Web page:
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Understanding Attention Deficit Hyperactivity Disorder in adults

Attention deficit hyperactivity disorder (ADHD) is a neurodevelopmental disorder which is often associated with other neurodevelopmental disorders such as autistic spectrum disorders (ASDs) and with specific learning difficulties such as dyslexia and dyspraxia.

ADHD became increasingly recognised as a disorder in children in the 1990s. During the decade that followed, it became apparent that symptoms often persist into adulthood, and that ADHD can cause significant impairment in adult life.

Although ADHD starts in childhood, symptoms sometimes don’t present until early adult life. Diagnosis and appropriate treatment can alleviate many of the problems associated with the condition in later life.

3.2% of adults have ADHD and the vast majority of those individuals are undiagnosed. In the past, attention deficit disorder (ADD) and ADHD were thought to be two separate disorders. We now recognise it as a single disorder which can manifest with:

  • Inattention
  • Hyperactivity
  • Impulsivity
  • Mood swings
  • Difficulties in motivation
  • Procrastination
  • Mind wandering (inability to stop thinking with many different thoughts going through your mind)

People diagnosed with ADHD can also have non-neurodevelopmental disorders, the most common of which are depression and anxiety. Those with ADHD are also more likely to misuse recreational drugs than those who do not have ADHD.

The inattention of ADHD means that those affected are easily distractible. They find it difficult to focus and concentrate. They also have difficulties in shifting attention appropriately. This means that they can hyper focus on a particularly interesting or important task whilst ignoring less interesting tasks or the people around them.

These problems, combined with the difficulties in motivation, mean that those with ADHD have problems in:

  • Education
  • Work
  • Domestic relationships

Those with ADHD also have an increased risk of being involved in road traffic accidents.


Treatment with medication can transform the lives of those with ADHD.

Two types of medications are used - stimulants and non-stimulants. Both types of medications exert their effects via increasing dopamine levels in the frontal lobes of the brain.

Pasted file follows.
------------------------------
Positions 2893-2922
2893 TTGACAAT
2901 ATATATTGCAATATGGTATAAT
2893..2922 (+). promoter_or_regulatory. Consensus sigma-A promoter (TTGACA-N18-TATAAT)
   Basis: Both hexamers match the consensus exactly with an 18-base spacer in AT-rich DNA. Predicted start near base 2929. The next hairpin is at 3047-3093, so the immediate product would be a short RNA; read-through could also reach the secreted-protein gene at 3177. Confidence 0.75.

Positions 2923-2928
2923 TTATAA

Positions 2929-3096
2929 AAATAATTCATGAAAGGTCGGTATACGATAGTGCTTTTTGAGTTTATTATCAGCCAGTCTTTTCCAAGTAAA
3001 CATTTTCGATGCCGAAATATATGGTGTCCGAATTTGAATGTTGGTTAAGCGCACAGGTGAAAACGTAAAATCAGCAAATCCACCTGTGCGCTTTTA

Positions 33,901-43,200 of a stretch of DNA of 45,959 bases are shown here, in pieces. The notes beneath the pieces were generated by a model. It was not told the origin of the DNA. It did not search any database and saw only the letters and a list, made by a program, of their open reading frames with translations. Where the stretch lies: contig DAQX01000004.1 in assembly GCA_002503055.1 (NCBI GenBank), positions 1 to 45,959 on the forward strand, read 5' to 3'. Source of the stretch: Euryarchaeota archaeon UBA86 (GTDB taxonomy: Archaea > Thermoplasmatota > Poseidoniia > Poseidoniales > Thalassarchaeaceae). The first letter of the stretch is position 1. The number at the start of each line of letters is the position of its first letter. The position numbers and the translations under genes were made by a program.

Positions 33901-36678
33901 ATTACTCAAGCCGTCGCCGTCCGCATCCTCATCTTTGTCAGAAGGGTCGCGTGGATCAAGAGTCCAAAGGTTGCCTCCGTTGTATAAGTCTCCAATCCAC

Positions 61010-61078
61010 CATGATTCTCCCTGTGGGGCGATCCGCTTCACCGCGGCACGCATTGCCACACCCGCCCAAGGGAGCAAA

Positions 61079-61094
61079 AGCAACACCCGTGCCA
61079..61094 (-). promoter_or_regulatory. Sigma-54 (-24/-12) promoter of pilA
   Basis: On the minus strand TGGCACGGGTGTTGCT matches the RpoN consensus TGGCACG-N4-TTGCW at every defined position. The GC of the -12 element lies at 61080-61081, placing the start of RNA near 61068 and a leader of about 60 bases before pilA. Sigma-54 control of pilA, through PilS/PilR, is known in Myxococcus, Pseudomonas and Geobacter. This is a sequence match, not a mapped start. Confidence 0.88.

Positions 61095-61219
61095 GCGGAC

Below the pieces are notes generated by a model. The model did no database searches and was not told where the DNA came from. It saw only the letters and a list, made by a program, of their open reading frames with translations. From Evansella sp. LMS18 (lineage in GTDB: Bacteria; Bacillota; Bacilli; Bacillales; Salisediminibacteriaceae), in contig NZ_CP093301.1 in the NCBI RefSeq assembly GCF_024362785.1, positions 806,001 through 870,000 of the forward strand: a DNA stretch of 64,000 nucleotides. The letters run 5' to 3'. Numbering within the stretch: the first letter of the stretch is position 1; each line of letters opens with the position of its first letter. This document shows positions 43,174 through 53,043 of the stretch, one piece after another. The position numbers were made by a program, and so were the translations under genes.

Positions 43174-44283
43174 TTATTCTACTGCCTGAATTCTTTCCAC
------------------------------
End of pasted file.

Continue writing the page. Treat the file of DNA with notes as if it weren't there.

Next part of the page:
Stimulants include Methylphenidate, Dexamfetamine and their long-acting versions (Concerta XL and Elvanse) which work immediately and do not need to be taken every day. Patients can take stimulants only when they need them.

Non-stimulants such as Atomoxetine, take three to six weeks to work and have to be taken consistently every day.

Both types of medications are well tolerated but adverse effects can include:

  • Loss of appetite
  • Headaches
  • Sleep difficulties

These do not cause a problem for the vast majority of patients. They can usually be managed by changing medication or using a medication which is either shorter or longer acting.

Medications can sometimes cause high blood pressure and this requires monitoring in patients who are being treated.

None of the medications used are addictive and all can be discontinued without difficulty. When patients are started on medication we begin at the lowest possible dose and titrate the dose up so that patients take the lowest effective dose of medication possible. Typically, three or four follow-up appointments are required to establish a patient on medication.

Cognitive behavioural therapy (CBT)

This treatment involves a detailed assessment of neuropsychological difficulties followed by an appraisal of personal strengths and weaknesses. The interaction of symptoms with mood and anxiety is assessed and patients are given techniques which overcome depression and anxiety.

Patients are also taught methods to structure their time and prioritise tasks. They are also given methods of problem solving and focusing attention.

ADHD coaching

This is an approach to ADHD which is based on focusing on individual strengths and allows people to use them to overcome weaknesses. This is a highly practical approach to managing the challenges of ADHD in daily life.

A diagnosis of ADHD is made following a detailed clinical assessment. A number of standardised questionnaires are completed prior to the assessment by the patient, his or her parents and the patient's romantic partner or friend.

If possible, the parent is interviewed during a part of the assessment to obtain a childhood history. School reports can also provide a detailed background history as well as psychological assessments from childhood.

Symptoms of ADHD are assessed using a semi structured clinical interview (usually the DIVA 2). We also look for evidence of co-morbidities such as depression, anxiety and ASD. An assessment of drug and alcohol use is also completed, as is an assessment of physical health.

An ADHD evaluation usually takes two hours. If this is insufficient, another hour may be required.

The 2008 National Institute for Health and Care Excellence (NICE) guidelines on ADHD recommend that medications should be the first line treatment for adults.

Priory has a nationwide network of hospitals and wellbeing centres that offer fast access to treatment and therapy to help improve the lives of those living with ADHD. For more information, you can visit our ADHD condition page.

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